I am somewhat confused about how to interpret negative time in Lorentz transformation. In the usual case of two reference systems S and S' where the distance X (the one that measures S) to an event, ...
36 views

Interval invariance under galilean transformation

If we have the classical distance between two points in euclidean space, we define: $S=(x^1)^2+(x^2)^2+(x^3)^2=\eta_{\mu \nu}x^\mu x^\nu$ If we want to make a coordinate transformaction of the ...
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Does the relative speed of time mean there is less energy where time is slower?

Time runs relatively slower near a planet than in outer space. Does this mean that there is less energy near the planet? Is there a relationship between energy and the speed of time? If so, this ...
35 views

Non-holonomic constraints, degree of freedom and generalized coordinates

If a system has $N$ coordinates and $M$ number of holonomic constraints then number of degree of freedom $=N-M$ and generalized coordinates $=N-M$ too. But if there are $k$ non-holonomic constraints ...
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Why is it necessary that different observers agree on the value of the spacetime interval $ds^2$?

What's the physical reason that all (inertial) observers agree on the value of the spacetime interval $$ds^2 = (c dt)^2 - dx^2 - dy^2 -dz^2 \, ?$$ What would be the physical implications if different ...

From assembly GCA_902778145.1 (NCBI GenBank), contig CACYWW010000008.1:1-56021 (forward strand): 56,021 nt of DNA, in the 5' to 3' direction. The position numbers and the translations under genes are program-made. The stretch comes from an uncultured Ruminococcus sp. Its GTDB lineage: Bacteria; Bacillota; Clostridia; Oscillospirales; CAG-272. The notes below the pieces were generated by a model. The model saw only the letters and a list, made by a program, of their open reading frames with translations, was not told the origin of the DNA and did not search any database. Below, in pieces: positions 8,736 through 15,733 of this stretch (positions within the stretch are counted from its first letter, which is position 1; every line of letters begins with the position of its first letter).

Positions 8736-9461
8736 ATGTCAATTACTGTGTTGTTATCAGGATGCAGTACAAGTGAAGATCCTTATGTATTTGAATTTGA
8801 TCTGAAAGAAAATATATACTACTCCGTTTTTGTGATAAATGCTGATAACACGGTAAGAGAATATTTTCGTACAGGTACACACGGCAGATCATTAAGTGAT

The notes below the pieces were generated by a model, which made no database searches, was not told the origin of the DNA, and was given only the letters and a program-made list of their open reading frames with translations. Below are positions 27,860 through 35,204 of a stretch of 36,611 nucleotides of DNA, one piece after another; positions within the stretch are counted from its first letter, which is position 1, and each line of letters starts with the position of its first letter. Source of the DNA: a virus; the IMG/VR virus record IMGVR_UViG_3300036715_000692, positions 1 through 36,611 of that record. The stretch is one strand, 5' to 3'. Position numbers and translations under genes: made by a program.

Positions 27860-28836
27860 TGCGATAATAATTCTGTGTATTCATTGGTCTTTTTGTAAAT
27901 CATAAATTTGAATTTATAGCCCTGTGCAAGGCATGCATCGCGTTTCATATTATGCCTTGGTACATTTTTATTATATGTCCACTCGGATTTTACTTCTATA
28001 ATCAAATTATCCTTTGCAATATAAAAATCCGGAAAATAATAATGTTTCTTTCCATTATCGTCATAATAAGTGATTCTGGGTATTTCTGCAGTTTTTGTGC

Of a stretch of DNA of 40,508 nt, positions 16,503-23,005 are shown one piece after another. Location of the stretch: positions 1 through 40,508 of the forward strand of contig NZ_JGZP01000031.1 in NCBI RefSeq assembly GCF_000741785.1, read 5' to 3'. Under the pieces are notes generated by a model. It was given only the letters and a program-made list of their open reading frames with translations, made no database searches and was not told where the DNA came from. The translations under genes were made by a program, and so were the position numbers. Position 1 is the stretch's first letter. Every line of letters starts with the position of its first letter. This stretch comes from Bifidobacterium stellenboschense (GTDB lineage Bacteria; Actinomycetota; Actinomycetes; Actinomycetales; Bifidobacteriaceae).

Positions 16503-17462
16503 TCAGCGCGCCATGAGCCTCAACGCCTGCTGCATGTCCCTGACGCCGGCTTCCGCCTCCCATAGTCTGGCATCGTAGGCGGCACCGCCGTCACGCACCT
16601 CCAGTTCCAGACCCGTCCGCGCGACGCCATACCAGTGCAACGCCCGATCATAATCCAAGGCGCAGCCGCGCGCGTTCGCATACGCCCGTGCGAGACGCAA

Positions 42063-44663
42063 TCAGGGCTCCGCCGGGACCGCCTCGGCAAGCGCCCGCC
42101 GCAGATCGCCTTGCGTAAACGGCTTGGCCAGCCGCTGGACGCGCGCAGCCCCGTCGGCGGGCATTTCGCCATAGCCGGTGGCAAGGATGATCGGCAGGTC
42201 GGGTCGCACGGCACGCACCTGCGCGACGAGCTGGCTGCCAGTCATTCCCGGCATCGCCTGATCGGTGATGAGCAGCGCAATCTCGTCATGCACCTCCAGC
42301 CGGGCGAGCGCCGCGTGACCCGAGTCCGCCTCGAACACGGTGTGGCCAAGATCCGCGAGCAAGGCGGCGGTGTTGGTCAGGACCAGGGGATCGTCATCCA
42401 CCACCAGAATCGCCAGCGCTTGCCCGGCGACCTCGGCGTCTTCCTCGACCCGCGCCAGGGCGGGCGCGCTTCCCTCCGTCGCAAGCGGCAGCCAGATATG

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“Newtonian limit” property of special relativity

Books say that special relativity is indistinguishable from Newtonian mechanics when the speed of the primed frame ($v$) is small compared to the speed of light ($c$). This is what I mean by the "...
418 views

Global Frame of Reference in General Relativity

People have been saying that a global frame of reference does not exist in General Relativity. However, from Wikipedia: In Schwarzschild coordinates $(t,r,\theta ,\phi )$ the ...
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Why is the force of gravity positive for an oscillating spring?

When analyzing the movement of a weight attached to a spring, many sources set up the force equation using newton’s second law as follows. $$mg-k(L+x)=ma$$ where $L$ is the length that the mass $m$ ...
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Time Dependence on Landau & Lifshitz's Proof of Poisson's Bracket Canonical Invariance

I'm reading Landau & Lifshitz's Mechanics and, at a certain point when discussing canonical transformations, they prove that Poisson brackets are canonical invariants. The proof starts with ...
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Intrinsic curvature calculation

Gauss theorem egregium says that it is possible for the inhabitants of a 2d surface to calculate the surface curvature without knowing that it is embedded in a 3d euclidean space, simply calculating ...
In chapter 9, Goldstein ($3^{rd}$ ed.) includes a discussion and a few "trivial special cases" of Canonical Transformation which keeps the form of the Hamiltonian unchanged and named it Identity ...